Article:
My hesitant queries on this subject to my own younger cousins eventually told me how right Minakshi and Neha were. So one has to try really hard to make love happen these days, varna ghar waale pakad ke arranged marriage kar dete hain. I wondered if this desperation to escape the possibility of being tied to a virtual stranger for life, is also making people get into relationships without too much thought. A mail from a 24-year-old girl from Indore, who didn’t wish to be named, cleared all my doubts. ‘We are a group of four close friends. All the three, apart from me, have either got married or engaged. Mom does nothing else these days but remind me that good rishtey won’t come if it gets too late. My parents are broad minded enough and asked me if I like someone. Now there is a guy in office who I somewhat like. I’m not 100 percent sure if he’s perfect for me but he’ll be better than someone totally unknown. Shall I quickly do friendship with him?’ Well, I don’t know, girl from Indore. Seems like we are deciding on buying a dress or something. Anyway, it’s much easier for me to give you gyan, than for you to go through this stress daily. But, then gyan is all I have right now and it may just make sense to you. Please remember….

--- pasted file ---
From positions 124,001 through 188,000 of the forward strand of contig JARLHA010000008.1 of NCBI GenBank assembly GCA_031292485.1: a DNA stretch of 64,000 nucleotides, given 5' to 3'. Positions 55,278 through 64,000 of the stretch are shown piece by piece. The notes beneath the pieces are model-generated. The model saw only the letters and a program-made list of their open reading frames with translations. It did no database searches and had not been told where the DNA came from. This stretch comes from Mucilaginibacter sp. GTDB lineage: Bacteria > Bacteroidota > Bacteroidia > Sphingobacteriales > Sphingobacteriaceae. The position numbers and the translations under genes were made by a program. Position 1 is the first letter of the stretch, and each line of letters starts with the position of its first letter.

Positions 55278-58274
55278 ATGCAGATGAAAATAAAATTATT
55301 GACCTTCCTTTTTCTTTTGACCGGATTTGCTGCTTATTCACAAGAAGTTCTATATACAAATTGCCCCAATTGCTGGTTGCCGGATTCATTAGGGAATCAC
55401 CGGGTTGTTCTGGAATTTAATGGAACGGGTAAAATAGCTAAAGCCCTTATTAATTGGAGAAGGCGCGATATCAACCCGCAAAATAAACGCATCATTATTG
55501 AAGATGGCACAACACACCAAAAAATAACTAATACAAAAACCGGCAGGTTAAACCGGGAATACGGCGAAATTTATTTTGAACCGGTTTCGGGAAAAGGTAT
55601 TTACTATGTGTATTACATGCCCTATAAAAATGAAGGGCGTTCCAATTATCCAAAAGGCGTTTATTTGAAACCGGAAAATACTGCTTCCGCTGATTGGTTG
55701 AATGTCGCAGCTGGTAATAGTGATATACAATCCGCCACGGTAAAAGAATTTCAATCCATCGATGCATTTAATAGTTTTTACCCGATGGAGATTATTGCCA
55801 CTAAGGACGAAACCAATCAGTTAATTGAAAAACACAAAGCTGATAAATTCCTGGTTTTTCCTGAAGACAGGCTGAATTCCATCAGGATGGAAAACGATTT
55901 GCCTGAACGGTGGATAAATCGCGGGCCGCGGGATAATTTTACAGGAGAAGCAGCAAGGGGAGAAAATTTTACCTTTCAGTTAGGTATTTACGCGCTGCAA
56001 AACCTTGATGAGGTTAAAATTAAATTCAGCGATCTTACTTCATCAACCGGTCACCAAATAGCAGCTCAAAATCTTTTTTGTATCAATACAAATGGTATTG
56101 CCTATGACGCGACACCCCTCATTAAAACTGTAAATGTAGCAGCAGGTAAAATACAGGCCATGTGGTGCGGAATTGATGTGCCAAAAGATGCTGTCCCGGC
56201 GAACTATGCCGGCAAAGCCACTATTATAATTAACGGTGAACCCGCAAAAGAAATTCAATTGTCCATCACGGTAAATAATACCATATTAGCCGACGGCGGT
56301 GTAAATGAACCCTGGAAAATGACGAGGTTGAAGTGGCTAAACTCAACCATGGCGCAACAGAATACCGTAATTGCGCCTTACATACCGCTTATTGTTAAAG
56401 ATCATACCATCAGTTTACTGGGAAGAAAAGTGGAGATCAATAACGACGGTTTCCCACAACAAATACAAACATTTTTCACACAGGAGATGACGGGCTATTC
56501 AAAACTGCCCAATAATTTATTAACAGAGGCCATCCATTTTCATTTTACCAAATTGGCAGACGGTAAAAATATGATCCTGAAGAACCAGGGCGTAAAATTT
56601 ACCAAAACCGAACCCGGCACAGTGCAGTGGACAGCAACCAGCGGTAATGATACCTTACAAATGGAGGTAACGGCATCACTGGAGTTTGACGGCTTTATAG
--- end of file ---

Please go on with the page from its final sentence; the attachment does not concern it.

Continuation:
1. People don’t want to be with a desperate drama case: The more hurry you are in to get out of the ‘single’ status, the more you’ll ward off the right kind of people. Because whatever said and done, desperation shows. Coming on too strongly can intimidate, scare or simply put people off. And frankly, why should someone else make such an important decision in a hurry only because there’s pressure at your home to get married? It’s a question of their life too, equally. Isn’t it? Don’t put someone else’s — and your own future happiness at stake out of sheer desperation. All that a good decision ever wants in life, is time and thought. Give it both.